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[From the Herald, Lethbridge, Alberta, Canada]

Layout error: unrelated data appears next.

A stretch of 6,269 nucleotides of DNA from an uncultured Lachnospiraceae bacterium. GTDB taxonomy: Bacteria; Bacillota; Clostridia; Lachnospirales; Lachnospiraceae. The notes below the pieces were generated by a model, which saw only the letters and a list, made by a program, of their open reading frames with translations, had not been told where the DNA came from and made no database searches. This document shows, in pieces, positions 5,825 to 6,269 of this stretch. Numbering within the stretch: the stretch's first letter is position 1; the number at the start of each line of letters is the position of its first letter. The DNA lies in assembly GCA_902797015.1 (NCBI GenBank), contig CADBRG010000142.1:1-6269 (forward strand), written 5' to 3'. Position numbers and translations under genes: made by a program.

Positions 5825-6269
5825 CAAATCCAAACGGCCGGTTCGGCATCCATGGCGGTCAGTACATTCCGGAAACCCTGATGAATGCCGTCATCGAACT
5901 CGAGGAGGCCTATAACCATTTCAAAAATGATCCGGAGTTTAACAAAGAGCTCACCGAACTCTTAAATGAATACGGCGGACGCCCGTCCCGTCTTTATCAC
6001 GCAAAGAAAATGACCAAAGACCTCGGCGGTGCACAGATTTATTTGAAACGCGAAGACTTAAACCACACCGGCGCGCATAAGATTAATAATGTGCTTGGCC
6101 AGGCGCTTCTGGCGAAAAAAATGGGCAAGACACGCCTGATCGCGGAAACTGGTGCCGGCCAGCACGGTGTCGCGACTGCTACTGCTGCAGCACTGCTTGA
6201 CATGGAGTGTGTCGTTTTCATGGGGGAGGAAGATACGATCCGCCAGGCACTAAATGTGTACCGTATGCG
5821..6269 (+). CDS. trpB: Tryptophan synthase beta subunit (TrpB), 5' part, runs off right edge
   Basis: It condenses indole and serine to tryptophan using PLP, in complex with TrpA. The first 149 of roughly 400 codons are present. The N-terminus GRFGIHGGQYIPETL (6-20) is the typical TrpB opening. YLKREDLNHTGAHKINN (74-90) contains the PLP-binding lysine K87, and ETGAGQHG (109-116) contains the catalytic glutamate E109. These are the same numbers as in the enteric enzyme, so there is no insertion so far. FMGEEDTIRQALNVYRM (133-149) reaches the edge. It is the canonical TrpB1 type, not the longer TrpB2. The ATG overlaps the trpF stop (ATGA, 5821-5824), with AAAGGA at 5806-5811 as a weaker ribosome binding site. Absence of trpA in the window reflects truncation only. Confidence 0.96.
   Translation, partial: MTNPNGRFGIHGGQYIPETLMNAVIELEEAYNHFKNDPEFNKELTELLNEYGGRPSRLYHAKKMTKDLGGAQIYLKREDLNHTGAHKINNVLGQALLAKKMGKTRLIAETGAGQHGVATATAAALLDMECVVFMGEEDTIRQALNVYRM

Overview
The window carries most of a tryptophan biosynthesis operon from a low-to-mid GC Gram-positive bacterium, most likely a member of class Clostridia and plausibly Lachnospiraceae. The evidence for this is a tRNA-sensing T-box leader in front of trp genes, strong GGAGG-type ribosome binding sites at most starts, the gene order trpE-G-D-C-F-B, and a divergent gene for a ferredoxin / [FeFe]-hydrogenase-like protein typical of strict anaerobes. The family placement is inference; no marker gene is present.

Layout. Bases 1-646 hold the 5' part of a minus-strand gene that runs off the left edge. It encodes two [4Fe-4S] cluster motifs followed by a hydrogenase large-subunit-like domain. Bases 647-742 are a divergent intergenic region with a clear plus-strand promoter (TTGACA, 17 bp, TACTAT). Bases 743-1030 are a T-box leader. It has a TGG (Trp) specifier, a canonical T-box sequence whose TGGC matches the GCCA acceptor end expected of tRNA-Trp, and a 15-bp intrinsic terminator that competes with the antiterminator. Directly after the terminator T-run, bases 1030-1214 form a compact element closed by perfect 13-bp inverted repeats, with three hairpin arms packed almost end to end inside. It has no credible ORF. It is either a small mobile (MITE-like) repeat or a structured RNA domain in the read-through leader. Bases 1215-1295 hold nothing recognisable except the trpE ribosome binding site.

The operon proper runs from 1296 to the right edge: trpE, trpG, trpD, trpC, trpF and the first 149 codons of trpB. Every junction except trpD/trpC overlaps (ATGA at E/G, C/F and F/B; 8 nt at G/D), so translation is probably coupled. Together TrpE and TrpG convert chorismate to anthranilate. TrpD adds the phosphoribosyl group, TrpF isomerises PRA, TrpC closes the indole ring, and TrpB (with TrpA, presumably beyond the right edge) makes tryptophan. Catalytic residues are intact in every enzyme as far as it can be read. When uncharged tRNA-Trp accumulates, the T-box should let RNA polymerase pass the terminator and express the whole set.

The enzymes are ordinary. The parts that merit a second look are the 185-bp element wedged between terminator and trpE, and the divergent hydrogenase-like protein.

With the understanding spirit there is created the spirit of generosity. It prevents us from getting our judgment warped. It saves us from being impatient with one another and from being intolerant one to the other. Christ [Jesus] did not fail to show the world what is to be gained by understanding, even when he roused the ire of the self-righteous in allowing his feet to be washed with the tears and wiped with the hair of the Magdalen. He, in his benign charity, understood her case. Without understanding we, as the Apostle to the Gentiles so well said, become "without natural affection, implacable, unmerciful." How many wrongs have been committed, how many have been hounded and have become lost sinners, just for the want of that allowance which has its divine inspiration! And how would these judges themselves have acted had they been placed in the place of those whom they are so ready to judge and condemn? Is not this a question which will do each one of us good to ask ourselves on occasion? "Give me understanding," was the cry of the Psalmist, so "that I may learn thy commandments." Are there not amongst these commandments the commandments of forbearance one to the other, of exercising Christian charity in thought as well as in deed? Solomon, the wise king, was endowed with wisdom, but he was also endowed with that understanding without which wisdom is naught. Understanding was given him along with wisdom "exceeding much," and with it, as it is written, "largeness of heart, even as the sand that is on the sea shore." Wisdom may be "the principal thing." But in being admonished to get wisdom are we not also told, "And with all thy getting get understanding"? We should do well to ponder how much the understanding spirit means where it is applied.
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